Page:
Earwax Removal and Ear Cleaning
Cerumen, also known as earwax, is naturally produced by glands in the ears to lubricate the ear canals and keep out dust and debris. At Inland Hearing Aids, Inc, we can help patients with a range of hearing-related issues, including earwax buildups.
Symptoms of Earwax Buildup
Earwax typically clears itself from the ears, but it can sometimes accumulate and cause a blockage. When this happens, you may need an earwax removal or ear cleaning. The symptoms of an earwax blockage include the following:
- Tinnitus (unexplained ringing or noise in the ear)
- Hearing loss
- Ear pressure
If you experience these symptoms, you should talk to your doctor to see if you have an earwax blockage that needs to be removed. Removal can be done at home or in a doctor’s office, depending on the size and severity of the blockage.
How NOT to Remove Earwax Buildup
People commonly use cotton swabs to try and remove earwax or dislodge a blockage. However, this may cause additional problems. Cotton swabs can push the blockage further down into the ear canal, risking even more damage to the ear.
Cotton swabs themselves can also be accidentally inserted too far into the ear canal, which can potentially damage your ear and rupture your eardrum. Physicians generally agree that cotton swabs are a bad idea for removing earwax and should only be used on the outer portions of your ear. You should never insert cotton swabs or any small object into your ear canal.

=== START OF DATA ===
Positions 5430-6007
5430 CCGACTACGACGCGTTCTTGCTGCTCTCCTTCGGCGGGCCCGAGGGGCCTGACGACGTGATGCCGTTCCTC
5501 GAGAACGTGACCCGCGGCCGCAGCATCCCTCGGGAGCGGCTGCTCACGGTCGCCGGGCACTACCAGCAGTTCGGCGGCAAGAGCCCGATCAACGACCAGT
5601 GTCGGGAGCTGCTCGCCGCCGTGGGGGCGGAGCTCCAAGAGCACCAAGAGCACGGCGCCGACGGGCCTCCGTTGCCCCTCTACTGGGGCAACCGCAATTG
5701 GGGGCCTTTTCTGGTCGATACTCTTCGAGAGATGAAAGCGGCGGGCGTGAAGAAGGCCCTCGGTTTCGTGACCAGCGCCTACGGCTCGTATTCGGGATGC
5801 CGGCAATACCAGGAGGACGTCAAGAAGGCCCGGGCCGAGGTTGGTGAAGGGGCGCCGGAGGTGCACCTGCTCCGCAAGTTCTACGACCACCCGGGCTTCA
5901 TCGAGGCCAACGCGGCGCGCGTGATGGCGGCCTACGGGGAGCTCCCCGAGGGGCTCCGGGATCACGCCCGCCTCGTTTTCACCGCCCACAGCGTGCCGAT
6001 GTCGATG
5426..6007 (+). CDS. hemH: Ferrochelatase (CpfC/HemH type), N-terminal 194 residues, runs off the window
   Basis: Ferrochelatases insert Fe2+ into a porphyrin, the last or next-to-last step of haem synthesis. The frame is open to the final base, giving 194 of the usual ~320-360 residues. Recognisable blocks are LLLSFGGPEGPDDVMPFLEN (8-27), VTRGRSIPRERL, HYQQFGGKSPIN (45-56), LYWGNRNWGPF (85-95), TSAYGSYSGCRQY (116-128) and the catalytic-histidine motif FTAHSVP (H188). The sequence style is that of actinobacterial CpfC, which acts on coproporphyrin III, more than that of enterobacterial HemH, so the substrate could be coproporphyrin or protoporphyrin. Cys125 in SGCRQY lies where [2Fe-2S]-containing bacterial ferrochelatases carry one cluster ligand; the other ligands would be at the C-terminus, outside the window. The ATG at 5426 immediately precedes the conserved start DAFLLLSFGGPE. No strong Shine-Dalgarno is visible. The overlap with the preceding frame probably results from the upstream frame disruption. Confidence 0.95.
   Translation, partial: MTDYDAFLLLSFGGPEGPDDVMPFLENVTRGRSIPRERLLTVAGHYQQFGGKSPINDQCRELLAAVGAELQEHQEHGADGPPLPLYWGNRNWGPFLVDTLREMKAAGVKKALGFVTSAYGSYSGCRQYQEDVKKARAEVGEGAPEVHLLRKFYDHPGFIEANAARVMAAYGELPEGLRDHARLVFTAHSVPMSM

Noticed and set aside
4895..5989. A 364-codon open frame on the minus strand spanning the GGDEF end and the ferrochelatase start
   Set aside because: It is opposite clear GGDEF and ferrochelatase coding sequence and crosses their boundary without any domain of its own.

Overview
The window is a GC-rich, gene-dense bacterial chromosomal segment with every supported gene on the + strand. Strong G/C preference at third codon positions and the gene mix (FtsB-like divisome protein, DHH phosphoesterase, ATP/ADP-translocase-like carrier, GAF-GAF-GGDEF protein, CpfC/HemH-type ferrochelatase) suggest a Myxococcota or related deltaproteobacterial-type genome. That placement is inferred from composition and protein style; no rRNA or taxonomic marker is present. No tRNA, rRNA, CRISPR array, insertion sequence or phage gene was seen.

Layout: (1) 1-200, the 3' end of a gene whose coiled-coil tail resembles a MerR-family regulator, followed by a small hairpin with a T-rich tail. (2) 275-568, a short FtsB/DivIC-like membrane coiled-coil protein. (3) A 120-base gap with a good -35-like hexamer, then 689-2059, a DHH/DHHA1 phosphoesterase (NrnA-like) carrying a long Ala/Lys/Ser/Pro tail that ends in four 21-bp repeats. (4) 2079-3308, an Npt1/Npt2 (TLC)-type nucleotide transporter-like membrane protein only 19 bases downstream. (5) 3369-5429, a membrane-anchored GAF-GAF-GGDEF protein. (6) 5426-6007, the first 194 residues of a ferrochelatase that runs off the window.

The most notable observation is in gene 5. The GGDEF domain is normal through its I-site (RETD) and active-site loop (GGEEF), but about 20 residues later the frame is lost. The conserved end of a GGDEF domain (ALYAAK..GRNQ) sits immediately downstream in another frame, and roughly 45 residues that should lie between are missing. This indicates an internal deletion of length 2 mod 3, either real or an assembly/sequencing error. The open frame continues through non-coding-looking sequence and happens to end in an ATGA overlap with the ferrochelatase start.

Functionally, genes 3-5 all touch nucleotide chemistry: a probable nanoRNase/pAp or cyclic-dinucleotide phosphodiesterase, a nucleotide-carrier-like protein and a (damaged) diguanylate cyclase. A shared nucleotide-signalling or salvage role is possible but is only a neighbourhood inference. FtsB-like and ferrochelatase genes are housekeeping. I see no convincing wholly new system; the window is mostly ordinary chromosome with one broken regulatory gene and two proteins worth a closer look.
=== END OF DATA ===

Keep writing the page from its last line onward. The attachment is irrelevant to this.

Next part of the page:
At-Home Earwax Removal
If you have an earwax blockage, your physician may send you home with an at-home earwax removal kit. Earwax removal kits can also be purchased over the counter in most drug stores.
These kits generally consist of a liquid that softens earwax and a small rubber bulb syringe. You will be given directions on how often to apply the liquid and how much to place in your ear canals. You will then let the liquid sit for a while in your ears to soften up the wax. It is normal to experience bubbling and fizzing sensations in your ears during this step. You will then use the bulb syringe to gently flush your ears with warm water to remove the earwax. It may take several days to completely clear earwax blockages from your ear.
Before attempting an at-home earwax removal, speak with your doctor to make sure it is safe for you. At-home removal may not be advised for people with certain ear conditions. If you have one of these conditions or a more severe blockage, the earwax can be removed at your doctor’s office.
Earwax Removal at a Doctor’s Office
Doctors typically use one of two methods to remove earwax: irrigation or curettage. Irrigation is the more common method. Irrigation is similar to an at-home earwax removal kit. However, your doctor may use stronger earwax removal medications in conjunction with irrigation. Carbamide peroxide is typically the main ingredient in these medications.
The less common method involves the use of a curette, which is a long, curved tool, along with suction to gently scrape wax out of the ear canal and remove the blockage.
If you are experiencing pain or discomfort because of earwax or suspect that you have a blockage, see your doctor as soon as possible to address this issue. Removing earwax doesn’t have to be painful and should bring you relief.
Contact Inland Hearing Aids, Inc
If your earaches, hearing loss, tinnitus, or other symptoms are not caused by cerumen buildup, there may be a different underlying cause. The experts at Inland Hearing Aids, Inc are here to help. At our three locations across Central Washington, we offer a wide range of services, including hearing tests and hearing aid evaluations, to patients in our community. To schedule an appointment with us, call (509) 765-4467 or fill out our online form.